But it’s not only continued market volatility which will impact on the health of the defined benefit (DB) schemes, increased volatility in gilt yields and sterling may have further impact on pension schemes.

Many employees could now see their financial health and their pensions suffer in the short-term economical volatility. Those planning for the future may have to scale back on their aspirations; long-term savers may be able to navigate the uncertain times, but like most challenges UK employers and HR professionals are now facing, only time will tell.

Data Protection

Perhaps one of the biggest queries surrounding the EU Referendum, was the future of data protection laws upon leaving the EU. Working within HR, you’ll no doubt have heard about the new data protection rules, known as the General Data Protection Regulation (GDPR), which were agreed in Brussels in December 2015 and are set to become enforceable in 2018.

Under these rules, which are expected to remain unchanged following Brexit, HR professionals will have an obligation to perform data erasure in response to individuals’ exercise of their right to withdraw their consent to storing or using their personal data and to request their data be deleted.

Then there is the obligation to ensure that any personal data you hold has been collected after obtaining consent that was explicit, rather than implied.

Organisations will also have an obligation to allow individuals to see their own data, and to release a copy of any data they hold about them in a commonly readable format, should it be required.

Equator HR’s Employee Portal allows employees to access their personal information directly from a web browser, allowing your employees to view or modify their specific personal information. This can reduce the burden on your Human Resource professionals to respond to routine employee requests and enquiries, and free them from many routine administration tasks maintaining the database.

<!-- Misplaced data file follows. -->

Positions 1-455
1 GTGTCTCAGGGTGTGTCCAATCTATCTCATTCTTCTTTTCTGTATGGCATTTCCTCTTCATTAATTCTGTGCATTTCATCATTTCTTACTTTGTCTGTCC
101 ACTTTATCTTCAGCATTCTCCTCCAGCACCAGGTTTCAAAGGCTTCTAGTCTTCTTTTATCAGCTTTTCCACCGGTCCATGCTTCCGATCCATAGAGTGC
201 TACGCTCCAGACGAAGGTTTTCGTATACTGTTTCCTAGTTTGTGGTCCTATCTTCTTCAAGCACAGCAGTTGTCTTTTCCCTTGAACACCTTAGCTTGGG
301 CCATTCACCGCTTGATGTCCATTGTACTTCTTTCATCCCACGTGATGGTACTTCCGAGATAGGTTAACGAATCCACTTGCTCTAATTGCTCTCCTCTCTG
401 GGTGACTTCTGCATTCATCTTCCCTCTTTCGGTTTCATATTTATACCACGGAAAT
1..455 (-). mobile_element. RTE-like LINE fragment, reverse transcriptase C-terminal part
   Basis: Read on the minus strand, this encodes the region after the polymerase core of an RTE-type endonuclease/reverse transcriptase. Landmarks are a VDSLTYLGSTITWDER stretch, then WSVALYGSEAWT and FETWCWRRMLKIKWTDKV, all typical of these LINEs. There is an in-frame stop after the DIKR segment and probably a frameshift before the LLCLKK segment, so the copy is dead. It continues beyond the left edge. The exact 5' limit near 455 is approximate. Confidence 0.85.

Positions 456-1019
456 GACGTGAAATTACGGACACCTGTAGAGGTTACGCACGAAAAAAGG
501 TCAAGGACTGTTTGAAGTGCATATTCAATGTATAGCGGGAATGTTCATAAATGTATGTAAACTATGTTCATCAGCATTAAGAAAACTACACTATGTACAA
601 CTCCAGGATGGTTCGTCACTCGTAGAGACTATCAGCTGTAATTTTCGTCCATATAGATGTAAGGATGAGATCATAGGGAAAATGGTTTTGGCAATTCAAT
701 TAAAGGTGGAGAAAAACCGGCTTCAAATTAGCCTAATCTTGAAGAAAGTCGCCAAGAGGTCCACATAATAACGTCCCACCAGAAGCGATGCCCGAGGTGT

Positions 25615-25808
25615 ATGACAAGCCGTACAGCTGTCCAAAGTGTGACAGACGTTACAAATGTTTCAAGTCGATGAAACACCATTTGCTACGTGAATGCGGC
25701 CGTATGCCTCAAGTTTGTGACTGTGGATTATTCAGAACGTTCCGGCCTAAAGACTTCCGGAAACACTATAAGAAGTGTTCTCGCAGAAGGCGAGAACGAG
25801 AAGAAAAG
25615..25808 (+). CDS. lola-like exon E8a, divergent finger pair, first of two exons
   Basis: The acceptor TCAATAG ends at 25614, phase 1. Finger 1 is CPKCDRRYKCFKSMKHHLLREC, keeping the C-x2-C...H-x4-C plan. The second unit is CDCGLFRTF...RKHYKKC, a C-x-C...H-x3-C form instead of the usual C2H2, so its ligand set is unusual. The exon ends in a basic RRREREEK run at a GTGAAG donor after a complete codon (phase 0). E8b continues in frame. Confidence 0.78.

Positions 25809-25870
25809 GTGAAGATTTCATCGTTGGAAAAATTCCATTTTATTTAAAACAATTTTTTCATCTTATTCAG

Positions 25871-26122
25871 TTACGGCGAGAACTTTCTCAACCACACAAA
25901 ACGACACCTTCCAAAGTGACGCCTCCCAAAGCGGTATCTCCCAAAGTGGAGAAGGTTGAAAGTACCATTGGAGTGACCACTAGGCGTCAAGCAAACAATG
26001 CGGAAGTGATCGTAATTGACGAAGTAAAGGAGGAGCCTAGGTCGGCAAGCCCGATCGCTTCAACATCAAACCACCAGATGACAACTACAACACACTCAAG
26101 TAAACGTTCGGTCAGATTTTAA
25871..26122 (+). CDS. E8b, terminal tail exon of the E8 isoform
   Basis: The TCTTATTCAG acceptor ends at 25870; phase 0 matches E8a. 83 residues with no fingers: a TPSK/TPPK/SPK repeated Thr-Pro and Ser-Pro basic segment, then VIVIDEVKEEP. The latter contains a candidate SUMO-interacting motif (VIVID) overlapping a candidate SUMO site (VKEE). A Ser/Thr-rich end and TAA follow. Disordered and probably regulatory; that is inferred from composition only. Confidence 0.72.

The above examples are only really the tip of the iceberg when it comes to the ways in which UK employment and human resources may have to react to change following Britain’s vote to leave the EU, and unfortunately, just like much of the campaigning prior to June’s vote was built on speculation, it is the same guess work which will surround our industry until agreements with the EU are finalised.

But that doesn’t necessarily mean it is all doom and gloom for HR professionals. Many experts are welcoming the possibility of the UK repealing the EU’s Working Time Directive, which specifies maximum 48-hour working weeks. As a result of Brexit, the UK may also be allowed more freedom in calculating statutory holiday pay: commission and overtime, for example, could be excluded from holiday pay calculations.

One thing you can be certain of, is that we will be making the relevant developments to Equator HR over the coming months and years to make sure that it continues to be an efficient and compliant HR application, helping your HR team to remain up-to-date with new legislation as and when it happens.